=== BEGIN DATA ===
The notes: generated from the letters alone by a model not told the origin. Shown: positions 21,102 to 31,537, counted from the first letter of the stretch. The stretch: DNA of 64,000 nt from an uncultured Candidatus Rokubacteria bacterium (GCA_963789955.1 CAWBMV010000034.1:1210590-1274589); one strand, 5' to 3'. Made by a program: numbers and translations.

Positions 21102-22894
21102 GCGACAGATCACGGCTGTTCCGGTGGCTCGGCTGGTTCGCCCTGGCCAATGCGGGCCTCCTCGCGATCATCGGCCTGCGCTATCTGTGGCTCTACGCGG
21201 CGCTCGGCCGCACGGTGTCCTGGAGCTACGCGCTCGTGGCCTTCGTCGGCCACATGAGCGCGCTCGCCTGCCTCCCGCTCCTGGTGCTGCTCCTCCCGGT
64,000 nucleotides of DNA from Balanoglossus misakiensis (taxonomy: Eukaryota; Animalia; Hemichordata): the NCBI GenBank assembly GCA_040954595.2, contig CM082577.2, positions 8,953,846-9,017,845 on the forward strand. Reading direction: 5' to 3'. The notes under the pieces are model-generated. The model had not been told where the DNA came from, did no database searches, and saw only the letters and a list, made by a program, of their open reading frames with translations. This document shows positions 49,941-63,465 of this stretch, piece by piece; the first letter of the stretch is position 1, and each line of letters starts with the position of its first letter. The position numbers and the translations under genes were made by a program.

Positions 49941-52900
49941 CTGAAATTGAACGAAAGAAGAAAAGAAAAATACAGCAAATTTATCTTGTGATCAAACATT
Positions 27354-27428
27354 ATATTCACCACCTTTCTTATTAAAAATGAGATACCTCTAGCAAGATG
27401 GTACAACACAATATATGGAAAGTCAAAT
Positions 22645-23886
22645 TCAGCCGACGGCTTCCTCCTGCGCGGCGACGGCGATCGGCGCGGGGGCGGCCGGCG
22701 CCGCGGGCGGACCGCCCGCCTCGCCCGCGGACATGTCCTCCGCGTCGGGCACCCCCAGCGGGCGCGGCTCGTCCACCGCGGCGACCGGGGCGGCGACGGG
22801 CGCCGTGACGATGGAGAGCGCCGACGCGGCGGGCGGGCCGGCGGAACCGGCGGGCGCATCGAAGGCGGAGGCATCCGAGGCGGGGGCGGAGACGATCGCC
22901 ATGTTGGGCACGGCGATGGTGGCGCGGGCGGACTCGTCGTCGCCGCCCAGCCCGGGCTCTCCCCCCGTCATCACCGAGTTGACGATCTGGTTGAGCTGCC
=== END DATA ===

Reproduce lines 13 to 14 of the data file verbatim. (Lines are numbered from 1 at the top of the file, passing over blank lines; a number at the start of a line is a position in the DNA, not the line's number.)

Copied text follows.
22701 CCGCGGGCGGACCGCCCGCCTCGCCCGCGGACATGTCCTCCGCGTCGGGCACCCCCAGCGGGCGCGGCTCGTCCACCGCGGCGACCGGGGCGGCGACGGG
22801 CGCCGTGACGATGGAGAGCGCCGACGCGGCGGGCGGGCCGGCGGAACCGGCGGGCGCATCGAAGGCGGAGGCATCCGAGGCGGGGGCGGAGACGATCGCC